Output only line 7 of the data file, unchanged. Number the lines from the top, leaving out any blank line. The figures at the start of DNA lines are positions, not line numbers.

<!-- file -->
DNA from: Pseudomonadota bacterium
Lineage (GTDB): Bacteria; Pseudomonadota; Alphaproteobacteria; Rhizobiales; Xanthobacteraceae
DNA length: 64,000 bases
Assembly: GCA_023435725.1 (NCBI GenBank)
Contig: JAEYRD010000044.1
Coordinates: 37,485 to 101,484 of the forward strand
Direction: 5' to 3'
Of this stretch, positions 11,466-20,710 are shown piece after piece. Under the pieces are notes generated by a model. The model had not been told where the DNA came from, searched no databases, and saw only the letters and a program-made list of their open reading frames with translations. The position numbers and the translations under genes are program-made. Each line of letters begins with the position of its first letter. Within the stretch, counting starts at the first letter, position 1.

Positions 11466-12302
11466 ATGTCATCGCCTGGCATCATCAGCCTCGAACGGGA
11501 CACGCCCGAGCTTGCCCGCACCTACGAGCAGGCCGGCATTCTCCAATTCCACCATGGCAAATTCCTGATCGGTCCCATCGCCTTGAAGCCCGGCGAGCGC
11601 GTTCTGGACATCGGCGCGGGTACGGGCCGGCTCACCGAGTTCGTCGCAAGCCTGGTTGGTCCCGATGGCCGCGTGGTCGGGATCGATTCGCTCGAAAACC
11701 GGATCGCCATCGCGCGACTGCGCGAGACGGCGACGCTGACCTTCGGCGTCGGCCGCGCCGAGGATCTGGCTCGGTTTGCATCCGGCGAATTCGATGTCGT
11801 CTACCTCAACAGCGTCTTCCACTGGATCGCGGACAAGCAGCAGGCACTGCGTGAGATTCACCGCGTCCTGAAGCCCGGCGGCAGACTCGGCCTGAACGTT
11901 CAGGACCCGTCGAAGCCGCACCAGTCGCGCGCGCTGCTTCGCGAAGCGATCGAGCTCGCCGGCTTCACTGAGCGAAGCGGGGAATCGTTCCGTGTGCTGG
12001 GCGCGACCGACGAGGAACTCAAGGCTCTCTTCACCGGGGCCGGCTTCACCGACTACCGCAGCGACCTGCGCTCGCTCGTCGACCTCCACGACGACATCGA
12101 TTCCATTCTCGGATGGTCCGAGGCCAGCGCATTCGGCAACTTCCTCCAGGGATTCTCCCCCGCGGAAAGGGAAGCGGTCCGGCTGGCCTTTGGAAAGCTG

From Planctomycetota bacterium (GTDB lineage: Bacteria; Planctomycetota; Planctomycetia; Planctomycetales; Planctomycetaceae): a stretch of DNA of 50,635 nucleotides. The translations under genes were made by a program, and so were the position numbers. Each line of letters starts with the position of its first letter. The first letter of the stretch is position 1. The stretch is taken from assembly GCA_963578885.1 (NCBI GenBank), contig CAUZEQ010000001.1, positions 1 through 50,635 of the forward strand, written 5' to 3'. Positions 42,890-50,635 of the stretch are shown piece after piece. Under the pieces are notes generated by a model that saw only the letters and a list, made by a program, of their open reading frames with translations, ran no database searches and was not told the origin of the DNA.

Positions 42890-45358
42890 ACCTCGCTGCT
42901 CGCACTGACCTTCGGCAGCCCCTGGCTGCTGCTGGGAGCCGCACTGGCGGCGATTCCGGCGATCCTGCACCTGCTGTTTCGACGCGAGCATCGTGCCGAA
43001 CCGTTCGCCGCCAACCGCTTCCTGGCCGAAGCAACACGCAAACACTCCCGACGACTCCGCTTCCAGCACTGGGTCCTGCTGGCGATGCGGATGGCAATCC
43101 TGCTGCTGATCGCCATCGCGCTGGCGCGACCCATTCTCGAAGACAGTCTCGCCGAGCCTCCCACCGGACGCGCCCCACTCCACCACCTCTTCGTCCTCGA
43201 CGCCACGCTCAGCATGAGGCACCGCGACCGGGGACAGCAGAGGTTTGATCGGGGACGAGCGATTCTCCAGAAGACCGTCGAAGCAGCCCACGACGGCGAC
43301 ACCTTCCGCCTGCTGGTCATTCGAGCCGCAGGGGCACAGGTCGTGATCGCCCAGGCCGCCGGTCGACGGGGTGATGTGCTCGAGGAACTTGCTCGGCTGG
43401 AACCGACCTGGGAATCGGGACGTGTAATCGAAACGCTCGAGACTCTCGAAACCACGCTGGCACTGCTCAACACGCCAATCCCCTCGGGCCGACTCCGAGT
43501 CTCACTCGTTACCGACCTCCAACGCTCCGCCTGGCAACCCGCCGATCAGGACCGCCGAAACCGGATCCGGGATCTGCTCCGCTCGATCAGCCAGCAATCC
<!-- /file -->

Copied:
Direction: 5' to 3'